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Queen Charlotte's Cottage

Queen Charlotte's Cottage is an 18th-century cottage orné within the grounds of Kew Gardens on the banks of the River Thames in London. It is named after Queen Charlotte, who was responsible for its construction. Dating from 1772, the cottage is Grade II* listed.[1] The cottage is maintained by Historic Royal Palaces, and is open to visitors.[2]

Queen Charlotte at Kew

George III's widowed mother, Princess Augusta, lived much of the time at Kew. George III, like his father Prince Frederick before him, had agricultural interests. These two factors led George III and Queen Charlotte to spending summers at Kew, in Richmond Lodge and what is now called Kew Palace. It was from these origins that Queen Charlotte determined to erect the cottage that now bears her name.

Design

Queen Charlotte's Cottage

The cottage orné dates to a movement of rustic stylised cottages of the late 18th and early 19th-centuries: such a cottage must be in a deliberately rustic style, and typically it features a well-shaped thatch roof with ornate timberwork. A single storey is also typical, although a second storey is not unknown.[3]

The Picnic Room, with Princess Elizabeth's painting

Queen Charlotte's Cottage dates from 1772, and is one of the earliest examples of a cottage orné.[4] The design is timber-framed with brick infill, which has been attributed to the North German vernacular which the Queen will have recalled from her childhood.[5] The roof is thatched, and the simple doors are made of rough planks with wooden latches.[6] The windows, which are large for a cottage, are recycled 17th-century frames with leaded panes.[7] Inside, the cottage is more elaborate than is usual for a cottage orné.[8] There are two main rooms: the Print Room downstairs and the Picnic Room above it, linked by a cantilevered staircase.[9] The Picnic Room was painted by Princess Elizabeth (who had been taught botanical drawing by Franz Bauer)[10] in the early 19th-century to represent the interior of a bower.[11]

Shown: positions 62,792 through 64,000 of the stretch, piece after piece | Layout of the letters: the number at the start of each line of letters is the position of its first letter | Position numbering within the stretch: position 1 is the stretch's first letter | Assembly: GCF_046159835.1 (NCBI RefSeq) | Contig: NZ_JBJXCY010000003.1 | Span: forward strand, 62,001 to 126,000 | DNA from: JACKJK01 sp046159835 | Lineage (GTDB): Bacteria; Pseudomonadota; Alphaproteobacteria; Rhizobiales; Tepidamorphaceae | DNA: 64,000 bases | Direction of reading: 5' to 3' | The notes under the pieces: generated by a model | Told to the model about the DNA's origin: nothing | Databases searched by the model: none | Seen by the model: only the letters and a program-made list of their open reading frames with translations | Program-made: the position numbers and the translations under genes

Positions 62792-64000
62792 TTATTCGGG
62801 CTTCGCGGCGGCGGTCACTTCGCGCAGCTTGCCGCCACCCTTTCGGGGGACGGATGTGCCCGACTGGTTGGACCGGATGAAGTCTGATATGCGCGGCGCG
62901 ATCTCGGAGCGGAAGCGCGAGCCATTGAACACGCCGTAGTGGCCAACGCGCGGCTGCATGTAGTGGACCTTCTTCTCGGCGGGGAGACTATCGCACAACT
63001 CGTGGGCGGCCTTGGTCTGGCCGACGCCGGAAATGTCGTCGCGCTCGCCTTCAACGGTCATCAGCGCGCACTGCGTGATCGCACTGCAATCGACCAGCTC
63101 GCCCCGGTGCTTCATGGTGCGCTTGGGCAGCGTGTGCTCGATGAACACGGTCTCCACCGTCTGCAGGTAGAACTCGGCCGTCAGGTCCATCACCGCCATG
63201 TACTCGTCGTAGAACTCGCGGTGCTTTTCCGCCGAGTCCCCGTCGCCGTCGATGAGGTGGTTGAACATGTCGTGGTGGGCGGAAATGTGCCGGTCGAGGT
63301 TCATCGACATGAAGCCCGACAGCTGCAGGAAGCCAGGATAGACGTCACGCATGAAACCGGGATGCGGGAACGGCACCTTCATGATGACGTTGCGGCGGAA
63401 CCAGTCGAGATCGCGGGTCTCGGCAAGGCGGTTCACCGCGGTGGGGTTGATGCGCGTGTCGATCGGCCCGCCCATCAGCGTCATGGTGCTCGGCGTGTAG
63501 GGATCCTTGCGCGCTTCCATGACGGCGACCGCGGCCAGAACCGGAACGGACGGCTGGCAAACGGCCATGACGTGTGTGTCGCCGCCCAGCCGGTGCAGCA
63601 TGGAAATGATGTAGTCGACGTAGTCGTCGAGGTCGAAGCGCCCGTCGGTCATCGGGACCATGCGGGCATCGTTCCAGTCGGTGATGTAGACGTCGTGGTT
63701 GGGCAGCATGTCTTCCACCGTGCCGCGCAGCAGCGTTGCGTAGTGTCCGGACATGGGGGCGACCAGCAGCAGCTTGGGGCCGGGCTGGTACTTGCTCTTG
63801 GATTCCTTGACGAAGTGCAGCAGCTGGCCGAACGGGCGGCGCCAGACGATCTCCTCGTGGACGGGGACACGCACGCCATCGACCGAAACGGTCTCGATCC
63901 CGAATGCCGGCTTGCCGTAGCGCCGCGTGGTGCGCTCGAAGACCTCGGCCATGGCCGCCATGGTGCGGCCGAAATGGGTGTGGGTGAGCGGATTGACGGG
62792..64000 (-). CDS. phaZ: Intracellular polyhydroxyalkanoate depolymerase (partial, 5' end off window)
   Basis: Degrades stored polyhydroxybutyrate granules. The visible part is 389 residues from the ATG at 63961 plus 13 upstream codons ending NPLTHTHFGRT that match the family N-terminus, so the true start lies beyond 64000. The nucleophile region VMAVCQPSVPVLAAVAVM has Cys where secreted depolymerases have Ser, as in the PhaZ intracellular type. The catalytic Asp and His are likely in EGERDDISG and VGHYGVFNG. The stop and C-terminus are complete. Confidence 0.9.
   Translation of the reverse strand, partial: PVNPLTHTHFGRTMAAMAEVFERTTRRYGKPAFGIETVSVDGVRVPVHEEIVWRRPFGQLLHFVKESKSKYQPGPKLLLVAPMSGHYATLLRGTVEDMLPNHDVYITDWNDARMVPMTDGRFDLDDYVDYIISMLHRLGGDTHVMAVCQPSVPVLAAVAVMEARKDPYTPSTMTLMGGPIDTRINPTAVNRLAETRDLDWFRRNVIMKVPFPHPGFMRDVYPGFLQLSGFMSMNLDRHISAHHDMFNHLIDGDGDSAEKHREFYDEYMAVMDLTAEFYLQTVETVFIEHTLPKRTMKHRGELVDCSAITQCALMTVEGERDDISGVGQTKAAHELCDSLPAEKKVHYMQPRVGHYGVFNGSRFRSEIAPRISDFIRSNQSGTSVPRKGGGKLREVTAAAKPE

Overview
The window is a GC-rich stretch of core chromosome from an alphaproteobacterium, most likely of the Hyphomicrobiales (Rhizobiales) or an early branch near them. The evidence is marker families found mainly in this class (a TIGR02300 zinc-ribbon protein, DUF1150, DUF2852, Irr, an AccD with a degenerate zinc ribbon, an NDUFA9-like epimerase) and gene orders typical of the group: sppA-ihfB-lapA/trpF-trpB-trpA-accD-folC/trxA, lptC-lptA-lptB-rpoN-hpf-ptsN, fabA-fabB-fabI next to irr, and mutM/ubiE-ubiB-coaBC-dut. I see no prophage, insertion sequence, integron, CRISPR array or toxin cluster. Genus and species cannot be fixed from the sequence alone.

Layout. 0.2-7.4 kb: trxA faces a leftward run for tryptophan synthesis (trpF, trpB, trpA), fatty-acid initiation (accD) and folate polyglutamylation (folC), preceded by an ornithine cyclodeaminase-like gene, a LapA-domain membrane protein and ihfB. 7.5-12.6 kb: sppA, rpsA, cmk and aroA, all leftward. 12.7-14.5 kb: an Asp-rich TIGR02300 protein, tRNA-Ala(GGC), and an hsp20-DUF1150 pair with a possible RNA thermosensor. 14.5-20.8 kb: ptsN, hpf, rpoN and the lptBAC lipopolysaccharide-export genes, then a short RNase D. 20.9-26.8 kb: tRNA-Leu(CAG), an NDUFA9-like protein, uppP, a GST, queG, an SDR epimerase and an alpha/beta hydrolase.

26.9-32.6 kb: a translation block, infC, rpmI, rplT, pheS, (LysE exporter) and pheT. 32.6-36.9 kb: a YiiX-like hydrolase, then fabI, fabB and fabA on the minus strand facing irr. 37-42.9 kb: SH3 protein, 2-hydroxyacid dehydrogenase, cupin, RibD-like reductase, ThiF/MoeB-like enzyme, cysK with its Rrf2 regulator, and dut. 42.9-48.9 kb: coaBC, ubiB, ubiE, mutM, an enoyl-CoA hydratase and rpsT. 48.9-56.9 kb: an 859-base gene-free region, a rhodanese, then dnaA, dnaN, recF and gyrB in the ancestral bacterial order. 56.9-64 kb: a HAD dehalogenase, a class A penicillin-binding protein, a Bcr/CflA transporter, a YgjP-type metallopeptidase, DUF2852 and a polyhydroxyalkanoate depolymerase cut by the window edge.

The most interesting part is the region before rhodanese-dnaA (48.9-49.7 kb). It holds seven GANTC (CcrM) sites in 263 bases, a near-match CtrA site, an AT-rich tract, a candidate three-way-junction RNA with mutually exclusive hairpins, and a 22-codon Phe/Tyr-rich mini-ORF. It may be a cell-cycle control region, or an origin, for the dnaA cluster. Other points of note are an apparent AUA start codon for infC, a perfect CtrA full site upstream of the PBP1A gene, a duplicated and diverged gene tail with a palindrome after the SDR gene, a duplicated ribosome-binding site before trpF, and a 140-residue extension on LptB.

The earliest description of the cottage is from 1774, in which the design is attributed to Charlotte herself.[12] As the Queen paid for the work herself, the records were in her Privy Purse papers, which have not been traced.[13] There is some evidence that Sir William Chambers (who designed the nearby Great Pagoda for Princess Augusta in 1762 and a number of other features at Kew) turned the Queen's ideas into architect's plans.[14] Queen Charlotte's Cottage was extended in 1805 with a half-timbered second storey and a thatched roof.[15]

The thatching is Norfolk reed, which is the original material, with a sedge, patterned ridge. The cottage is fitted with a sprinkler system, and the sprinklers poke through the thatch in places. The most recent thatching was undertaken by Bardsley & Brown Ltd.[16]

The grounds

From 1792 Queen Charlotte kept kangaroos in the rear paddock, until 1806 when it was turned into a flower garden by W. T. Aiton.[17] [18]

Opening to the public